Happy Birthday!

Happy Birthday!

Excerpt from Job 1:1-5

“Every year when each of Job's sons had a birthday, he invited his brothers and sisters to his house for a celebration. On these occasions they would eat and drink with great merriment.” (The Living Bible)

Reflection by Martin B. Copenhaver

Today is my wife’s birthday.  (Happy birthday, Karen!).

I love birthdays, probably because my mother always made sure that our birthdays were fun and festive.  Our family would all dress up for dinner and, as the birthday boy, I got to determine the menu.  There would be a cairn of bright packages on a side table eagerly waiting to be opened after the meal. 

The culmination of the meal was a birthday cake made from scratch.  Somewhere along the line, my mother started putting little charms in the icing between the layers of cake.  Then, when you found a charm, she would interpret it.  One year I was particularly delighted to get a tiny charm of an ocean liner, which my mother told me meant that I would be going on an exciting trip.  So you can see why I love birthdays.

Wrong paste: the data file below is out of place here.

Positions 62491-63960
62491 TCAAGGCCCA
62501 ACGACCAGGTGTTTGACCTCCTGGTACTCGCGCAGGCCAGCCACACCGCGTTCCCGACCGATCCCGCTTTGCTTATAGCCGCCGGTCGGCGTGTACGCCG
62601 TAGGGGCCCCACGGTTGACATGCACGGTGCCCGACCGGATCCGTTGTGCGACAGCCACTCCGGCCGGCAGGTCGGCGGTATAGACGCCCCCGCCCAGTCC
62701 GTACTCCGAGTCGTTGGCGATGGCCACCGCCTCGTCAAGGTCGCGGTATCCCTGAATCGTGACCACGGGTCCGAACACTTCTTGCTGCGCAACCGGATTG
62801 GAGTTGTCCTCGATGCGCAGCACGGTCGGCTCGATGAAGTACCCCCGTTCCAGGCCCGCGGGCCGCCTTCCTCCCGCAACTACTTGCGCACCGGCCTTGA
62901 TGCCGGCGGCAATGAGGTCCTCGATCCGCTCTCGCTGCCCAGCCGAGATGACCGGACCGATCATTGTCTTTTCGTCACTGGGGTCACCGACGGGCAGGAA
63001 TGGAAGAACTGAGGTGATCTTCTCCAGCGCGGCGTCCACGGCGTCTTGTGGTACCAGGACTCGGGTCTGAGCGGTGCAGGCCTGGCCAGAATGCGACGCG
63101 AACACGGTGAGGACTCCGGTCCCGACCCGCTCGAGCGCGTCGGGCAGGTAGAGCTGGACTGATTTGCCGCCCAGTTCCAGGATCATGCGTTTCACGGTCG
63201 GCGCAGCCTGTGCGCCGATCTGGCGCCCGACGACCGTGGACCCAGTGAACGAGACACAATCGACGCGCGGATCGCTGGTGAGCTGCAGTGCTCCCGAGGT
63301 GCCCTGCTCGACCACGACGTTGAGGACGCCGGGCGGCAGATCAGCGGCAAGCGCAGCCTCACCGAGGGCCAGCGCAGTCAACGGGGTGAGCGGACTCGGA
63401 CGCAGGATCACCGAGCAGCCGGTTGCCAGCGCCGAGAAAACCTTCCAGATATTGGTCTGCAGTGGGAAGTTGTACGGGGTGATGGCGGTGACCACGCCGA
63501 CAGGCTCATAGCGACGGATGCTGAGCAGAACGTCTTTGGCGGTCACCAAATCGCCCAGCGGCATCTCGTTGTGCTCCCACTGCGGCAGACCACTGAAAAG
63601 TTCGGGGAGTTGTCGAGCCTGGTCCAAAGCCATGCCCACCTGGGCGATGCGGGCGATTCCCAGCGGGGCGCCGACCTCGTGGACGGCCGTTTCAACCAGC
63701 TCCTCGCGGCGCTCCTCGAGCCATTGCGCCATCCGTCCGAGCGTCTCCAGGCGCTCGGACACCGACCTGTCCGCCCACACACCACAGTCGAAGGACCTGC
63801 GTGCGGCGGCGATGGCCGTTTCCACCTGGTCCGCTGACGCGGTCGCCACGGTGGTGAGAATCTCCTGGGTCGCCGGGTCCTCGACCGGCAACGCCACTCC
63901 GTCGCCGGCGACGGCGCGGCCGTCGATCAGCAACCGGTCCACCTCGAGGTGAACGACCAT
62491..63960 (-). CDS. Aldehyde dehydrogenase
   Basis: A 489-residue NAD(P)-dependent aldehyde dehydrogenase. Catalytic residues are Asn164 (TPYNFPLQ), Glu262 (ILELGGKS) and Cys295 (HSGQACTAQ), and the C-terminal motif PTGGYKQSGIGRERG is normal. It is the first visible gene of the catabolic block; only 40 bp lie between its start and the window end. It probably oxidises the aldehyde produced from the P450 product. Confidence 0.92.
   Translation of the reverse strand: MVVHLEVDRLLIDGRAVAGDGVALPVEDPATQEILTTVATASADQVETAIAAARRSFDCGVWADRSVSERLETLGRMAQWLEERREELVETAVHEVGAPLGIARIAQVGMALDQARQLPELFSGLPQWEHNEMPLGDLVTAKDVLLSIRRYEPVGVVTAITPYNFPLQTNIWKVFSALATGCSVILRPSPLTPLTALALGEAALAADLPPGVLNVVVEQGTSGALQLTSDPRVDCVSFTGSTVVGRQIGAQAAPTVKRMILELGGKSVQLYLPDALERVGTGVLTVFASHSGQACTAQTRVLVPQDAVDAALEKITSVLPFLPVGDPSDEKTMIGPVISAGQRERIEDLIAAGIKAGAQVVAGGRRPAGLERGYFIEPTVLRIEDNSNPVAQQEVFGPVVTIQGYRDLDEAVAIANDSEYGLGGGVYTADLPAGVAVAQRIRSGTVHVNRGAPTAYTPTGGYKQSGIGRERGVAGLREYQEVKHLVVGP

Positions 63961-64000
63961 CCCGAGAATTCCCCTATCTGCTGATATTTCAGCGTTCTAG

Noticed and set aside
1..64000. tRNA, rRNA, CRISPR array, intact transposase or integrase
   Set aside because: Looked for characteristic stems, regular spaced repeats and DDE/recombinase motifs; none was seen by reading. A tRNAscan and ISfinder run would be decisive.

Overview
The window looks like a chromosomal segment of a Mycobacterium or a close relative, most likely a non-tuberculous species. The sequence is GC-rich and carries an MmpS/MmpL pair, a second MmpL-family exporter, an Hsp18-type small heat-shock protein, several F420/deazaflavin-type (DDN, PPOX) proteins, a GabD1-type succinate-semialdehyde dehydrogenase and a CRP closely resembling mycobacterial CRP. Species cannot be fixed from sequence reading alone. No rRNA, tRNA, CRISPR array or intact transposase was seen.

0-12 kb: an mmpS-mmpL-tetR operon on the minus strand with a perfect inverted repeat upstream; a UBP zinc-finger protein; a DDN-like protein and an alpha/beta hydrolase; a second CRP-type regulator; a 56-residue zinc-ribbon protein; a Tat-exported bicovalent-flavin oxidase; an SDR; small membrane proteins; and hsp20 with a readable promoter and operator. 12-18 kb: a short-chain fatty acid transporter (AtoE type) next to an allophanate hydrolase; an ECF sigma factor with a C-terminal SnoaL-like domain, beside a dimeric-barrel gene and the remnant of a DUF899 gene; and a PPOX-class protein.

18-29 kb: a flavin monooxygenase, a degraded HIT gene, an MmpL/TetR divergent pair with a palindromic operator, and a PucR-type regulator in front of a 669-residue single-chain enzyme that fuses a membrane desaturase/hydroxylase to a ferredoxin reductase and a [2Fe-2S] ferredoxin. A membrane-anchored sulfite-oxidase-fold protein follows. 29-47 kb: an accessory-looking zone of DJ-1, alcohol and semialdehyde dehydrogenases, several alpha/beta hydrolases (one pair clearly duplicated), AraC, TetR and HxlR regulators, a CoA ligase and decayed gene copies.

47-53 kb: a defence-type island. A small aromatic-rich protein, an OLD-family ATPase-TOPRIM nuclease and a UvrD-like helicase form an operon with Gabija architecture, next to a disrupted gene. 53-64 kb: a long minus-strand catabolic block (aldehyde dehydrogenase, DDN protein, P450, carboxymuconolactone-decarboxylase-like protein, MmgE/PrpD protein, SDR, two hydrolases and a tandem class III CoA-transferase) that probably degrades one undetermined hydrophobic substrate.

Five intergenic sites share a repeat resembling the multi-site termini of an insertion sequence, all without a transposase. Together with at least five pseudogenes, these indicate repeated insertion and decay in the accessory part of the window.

Birthdays are not prominently featured in the Bible.  There are stories of births, to be sure, but only three references to birthdays and two of those are quite grim.  Pharaoh hanged his chief baker on his birthday, just as Joseph had predicted (Genesis 40:16-23).   Herod celebrated his birthday by beheading John the Baptist (Matthew 14:6-10).

So thank goodness for Job’s family, who apparently celebrated birthdays with gusto.  Their birthday parties sound almost like ones my mother would have planned.

Birthdays are worth celebrating, it seems to me, not only as a celebration of an individual’s life, but also as a celebration of the God who created each of us.  Because each life is a miracle birthdays are times to offer twin exclamations, both, “Happy birthday!” and, “Praise God!” 

 Prayer
Thank you, God, for the gift of life and the gift of Karen. 


About the Author
Martin B. Copenhaver is Senior Pastor, Wellesley Congregational Church, United Church of Christ, Wellesley, Massachusetts. He is the author, with Lillian Daniel, of This Odd and Wondrous Calling: the Public and Private Lives of Two Ministers.